JDAI, in contrast, takes a well-structured, data-driven and collaborative approach to juvenile justice reform. It shows how reform can be successfully organized by indicating and addressing flaws within a system through extensive data collection, followed by the establishment of active collaboratives of divergent key stakeholders within the juvenile justice system – e.g. the judiciary, bar, probation, police, youth agencies – to tackle these flaws.
Notwithstanding the abovementioned promising reform efforts in the United States, it should be emphasized that there is still a world to win. During my research trip, I came across several issues of major concern. Socio-economic issues, such as the extreme poverty and (gun) violence in certain disadvantaged neighborhoods. But certainly also issues within the juvenile justice systems themselves. For example, systems in which children from the age of seven (!) can be held responsible for their delinquent behavior and systems in which sixteen and seventeen year-olds are automatically tried as adults are still not uncommon in the United States. Besides, issues of overpopulation in juvenile detention facilities and disproportionate minority confinement are still very much present.
Nevertheless, I hope to have clarified that there are promising developments going on within several juvenile justice systems in the United States; developments from which the Dutch juvenile justice system could potentially benefit. I regard it as one of my challenges for the coming years to translate some of these promising American ‘best practices’ to the Dutch juvenile justice context within my doctoral research. To be continued…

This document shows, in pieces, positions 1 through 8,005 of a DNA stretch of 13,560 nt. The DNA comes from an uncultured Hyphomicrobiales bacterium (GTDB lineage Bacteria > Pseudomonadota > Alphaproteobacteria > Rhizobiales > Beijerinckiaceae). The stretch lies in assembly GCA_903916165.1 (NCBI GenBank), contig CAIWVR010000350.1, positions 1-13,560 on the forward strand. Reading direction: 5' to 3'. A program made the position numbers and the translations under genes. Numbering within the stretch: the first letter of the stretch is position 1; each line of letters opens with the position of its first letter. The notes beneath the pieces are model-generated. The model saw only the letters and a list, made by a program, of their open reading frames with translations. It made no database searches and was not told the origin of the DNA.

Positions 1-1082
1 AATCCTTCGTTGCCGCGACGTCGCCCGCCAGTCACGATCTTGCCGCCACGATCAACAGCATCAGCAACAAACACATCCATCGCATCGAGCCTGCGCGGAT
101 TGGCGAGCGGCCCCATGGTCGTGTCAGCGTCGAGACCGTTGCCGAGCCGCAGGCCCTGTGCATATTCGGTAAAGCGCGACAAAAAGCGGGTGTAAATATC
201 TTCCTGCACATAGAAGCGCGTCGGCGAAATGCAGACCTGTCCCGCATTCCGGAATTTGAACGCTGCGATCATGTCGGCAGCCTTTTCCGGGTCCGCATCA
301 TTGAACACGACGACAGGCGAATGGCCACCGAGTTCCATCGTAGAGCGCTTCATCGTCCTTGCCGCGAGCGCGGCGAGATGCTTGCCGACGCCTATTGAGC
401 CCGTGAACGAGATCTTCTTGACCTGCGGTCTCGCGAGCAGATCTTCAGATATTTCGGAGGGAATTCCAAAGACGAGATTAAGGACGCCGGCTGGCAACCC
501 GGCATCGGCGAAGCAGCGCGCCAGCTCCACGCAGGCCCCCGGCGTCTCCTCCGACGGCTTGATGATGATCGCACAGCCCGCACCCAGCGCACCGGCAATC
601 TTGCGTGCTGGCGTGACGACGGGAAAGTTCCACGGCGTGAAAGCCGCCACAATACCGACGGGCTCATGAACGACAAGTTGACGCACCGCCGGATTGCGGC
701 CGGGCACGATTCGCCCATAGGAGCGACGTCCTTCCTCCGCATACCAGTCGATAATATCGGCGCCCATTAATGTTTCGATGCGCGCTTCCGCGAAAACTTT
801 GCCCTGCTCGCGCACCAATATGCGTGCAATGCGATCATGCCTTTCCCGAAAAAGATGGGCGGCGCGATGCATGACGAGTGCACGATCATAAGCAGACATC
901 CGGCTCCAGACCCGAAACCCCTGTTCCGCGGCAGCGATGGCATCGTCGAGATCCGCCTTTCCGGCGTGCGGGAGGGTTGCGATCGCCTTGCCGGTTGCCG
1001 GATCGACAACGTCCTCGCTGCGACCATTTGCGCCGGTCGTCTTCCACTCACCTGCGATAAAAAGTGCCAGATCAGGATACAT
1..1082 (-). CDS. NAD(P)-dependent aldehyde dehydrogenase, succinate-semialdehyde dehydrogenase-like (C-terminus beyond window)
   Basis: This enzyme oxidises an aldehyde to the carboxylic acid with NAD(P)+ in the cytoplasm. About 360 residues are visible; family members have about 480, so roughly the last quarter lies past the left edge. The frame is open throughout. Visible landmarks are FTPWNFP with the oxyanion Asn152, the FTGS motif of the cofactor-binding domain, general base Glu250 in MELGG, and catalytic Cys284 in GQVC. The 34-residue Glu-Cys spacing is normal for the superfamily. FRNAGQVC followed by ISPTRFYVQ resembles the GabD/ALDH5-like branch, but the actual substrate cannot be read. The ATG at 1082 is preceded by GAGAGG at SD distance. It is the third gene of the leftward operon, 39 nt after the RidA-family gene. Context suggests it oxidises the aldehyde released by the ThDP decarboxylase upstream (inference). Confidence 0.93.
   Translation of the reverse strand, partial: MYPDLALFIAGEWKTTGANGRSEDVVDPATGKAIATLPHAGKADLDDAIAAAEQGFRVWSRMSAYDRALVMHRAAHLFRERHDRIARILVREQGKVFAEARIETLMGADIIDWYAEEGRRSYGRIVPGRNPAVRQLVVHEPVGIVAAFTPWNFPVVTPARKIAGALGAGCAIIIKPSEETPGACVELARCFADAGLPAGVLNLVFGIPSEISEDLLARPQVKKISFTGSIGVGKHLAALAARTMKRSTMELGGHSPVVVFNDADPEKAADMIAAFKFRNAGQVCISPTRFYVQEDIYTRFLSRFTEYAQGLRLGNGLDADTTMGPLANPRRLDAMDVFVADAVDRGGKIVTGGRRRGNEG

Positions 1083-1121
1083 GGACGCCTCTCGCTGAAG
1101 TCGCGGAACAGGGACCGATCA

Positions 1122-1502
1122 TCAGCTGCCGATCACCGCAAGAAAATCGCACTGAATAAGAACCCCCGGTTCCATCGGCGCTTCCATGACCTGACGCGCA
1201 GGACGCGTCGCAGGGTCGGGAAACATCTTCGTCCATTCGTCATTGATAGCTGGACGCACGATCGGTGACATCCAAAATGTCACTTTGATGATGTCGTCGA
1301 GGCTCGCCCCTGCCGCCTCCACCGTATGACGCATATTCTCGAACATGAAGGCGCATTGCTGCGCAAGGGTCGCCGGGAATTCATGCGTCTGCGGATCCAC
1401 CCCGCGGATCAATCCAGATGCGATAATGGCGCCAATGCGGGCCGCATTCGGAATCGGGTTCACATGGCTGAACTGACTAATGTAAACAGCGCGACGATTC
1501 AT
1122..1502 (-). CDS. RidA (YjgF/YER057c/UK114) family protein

Thank you for your comment.
Before responding to your remark, I want to emphasize that I am a Dutch researcher, who visited the United States to be informed about juvenile justice reform efforts in your country. By no means do I consider myself an expert in American juvenile justice. This means that, when it comes to information about juvenile justice in the United States as presented in this blog, I rely heavily on the American sources which I came across during my visit.
As referred to in my blog, Aizer & Doyle (two American academics) mention “70.000 juveniles in detention on any given day”. See: A. Aizer & J.J. Doyle Jr., ‘Juvenile Incarceration, Human Capital and Future Crime: Evidence from Randomly-Assigned Judges’, NBER working paper series; July 2013. As to this number, they also refer to the ‘Census of Juveniles in Residential Placement’. Besides, the Kids Count Snapshot of JDAI (2013) seems to present a comparable number for 2010 by stating that “the number of young people in correctional facilities on a single day fell to 70,792 in 2010”.
Contrary to Aizer & Doyle (2013), you explicitly point out that this number includes both children in Detention Facilities and children in Residential Facilities. I do understand the importance of making this distinction, particularly in the context of JDAI. Yet, it might also be interesting to know that in the Netherlands this distinction is less relevant, at least when it comes to the definition of ‘detention’. In line with the case-law of the European Court of Human Rights, the definition of ‘detention’ is primarily linked to the concept of ‘deprivation of liberty’. This means that, under Dutch law, the definition of ‘(pre-trial) detention’ (in Dutch: ‘voorlopige hechtenis’) is not limited to placement in a secure detention facility, but could also include court-ordered placement in a residential facility and even house arrest (Art. 493(3) Dutch CCP).